I use Trigger Point acupuncture sometimes in combination with traditional podiatry, sometimes as 1st line treatment. I haven't been using this technique for long, approx. 2 years, so it is difficult to give an accurate success rate but so far TP acupuncture has proved between 70-80% successful.

    Am presently treating a lady in her mid 60's with pain between 3rd and 4th mets. Pressure applied to the trigger point creates a shooting pain along dorsum of both of 3rd and 4th toes followed by a dull ache at the trigger point and tingling in 3rd and 4th toes. Patient has a history of pustular psoraisis and suspected psoriatic arthropathy. In the time it will take for confirmed dx of arthropathy and probable neuroma, TP acupuncture has reduced pain in week 1 from a VAS score 10 to VAS score 1 in week 3. Pt's life quality improved and now time to plan for long term podiatric management.

  3. Craig Payne

    Craig Payne Moderator

    It should be part of the ddx for any soft tissue/musculoskeletal symptom.
  4. C Bain

    C Bain Active Member

    Enquiry to George re. acupuncture?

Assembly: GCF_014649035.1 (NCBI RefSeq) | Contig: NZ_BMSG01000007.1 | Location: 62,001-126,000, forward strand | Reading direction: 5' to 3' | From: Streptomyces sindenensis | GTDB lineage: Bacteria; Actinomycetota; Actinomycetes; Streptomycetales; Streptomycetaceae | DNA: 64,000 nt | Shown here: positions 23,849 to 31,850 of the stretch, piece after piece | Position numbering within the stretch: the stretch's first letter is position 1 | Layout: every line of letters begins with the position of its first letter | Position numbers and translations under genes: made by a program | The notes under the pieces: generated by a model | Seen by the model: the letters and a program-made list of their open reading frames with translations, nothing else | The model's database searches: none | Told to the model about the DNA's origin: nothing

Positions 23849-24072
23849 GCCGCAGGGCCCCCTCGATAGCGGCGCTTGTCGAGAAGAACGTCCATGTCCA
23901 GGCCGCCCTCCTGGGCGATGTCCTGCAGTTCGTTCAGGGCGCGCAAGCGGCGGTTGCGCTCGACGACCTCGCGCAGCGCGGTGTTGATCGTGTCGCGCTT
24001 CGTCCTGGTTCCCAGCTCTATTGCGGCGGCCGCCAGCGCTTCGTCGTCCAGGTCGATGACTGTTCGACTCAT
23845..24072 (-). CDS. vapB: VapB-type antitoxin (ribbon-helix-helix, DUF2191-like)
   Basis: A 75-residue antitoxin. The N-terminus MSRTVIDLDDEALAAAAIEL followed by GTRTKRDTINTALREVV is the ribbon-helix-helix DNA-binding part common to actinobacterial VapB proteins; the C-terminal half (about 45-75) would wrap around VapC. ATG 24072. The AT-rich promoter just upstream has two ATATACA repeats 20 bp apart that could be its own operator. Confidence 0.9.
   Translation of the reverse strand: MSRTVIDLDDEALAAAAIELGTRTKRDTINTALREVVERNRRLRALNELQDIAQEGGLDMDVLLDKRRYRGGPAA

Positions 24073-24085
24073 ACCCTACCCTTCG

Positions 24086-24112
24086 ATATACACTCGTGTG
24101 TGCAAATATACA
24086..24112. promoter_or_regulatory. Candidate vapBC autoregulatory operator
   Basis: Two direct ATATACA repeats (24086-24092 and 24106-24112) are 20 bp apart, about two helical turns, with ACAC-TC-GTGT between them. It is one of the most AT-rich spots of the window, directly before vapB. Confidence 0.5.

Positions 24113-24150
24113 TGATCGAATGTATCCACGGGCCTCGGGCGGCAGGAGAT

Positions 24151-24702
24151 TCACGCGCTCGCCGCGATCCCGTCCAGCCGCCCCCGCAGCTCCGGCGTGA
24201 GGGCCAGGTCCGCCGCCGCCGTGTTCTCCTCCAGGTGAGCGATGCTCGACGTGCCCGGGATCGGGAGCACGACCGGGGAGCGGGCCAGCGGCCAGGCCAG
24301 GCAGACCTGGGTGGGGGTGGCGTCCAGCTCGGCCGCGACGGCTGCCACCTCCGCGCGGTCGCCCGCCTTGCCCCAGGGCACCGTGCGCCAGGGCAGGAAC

Hi George,

    I hope you don't mind me asking, but is your treatment with needles/pressure/electric?

    Always interested in treatments and training from the Chiropodists stand point!


    Colin. (Not trained in it myself, missed the opportunity during my training in chiropody?).
  5. George Brandy

    George Brandy Active Member

    I use serin acupuncture needles.
  6. C Bain

    C Bain Active Member

    Thank you George!!!


  7. Ian Linane

    Ian Linane Well-Known Member

    Thanks george, craig etc.

    Didn't get this skill in my training and a few years ago did a short introductory course (using massage finger pressure) but have had little chance to use the skill. Would be interested in any UK based training on it.

  8. Craig Payne

    Craig Payne Moderator

  9. Ian Linane

    Ian Linane Well-Known Member

    Hi Craig

    Thank you for the info. It's very much appreciated.


  10. George Brandy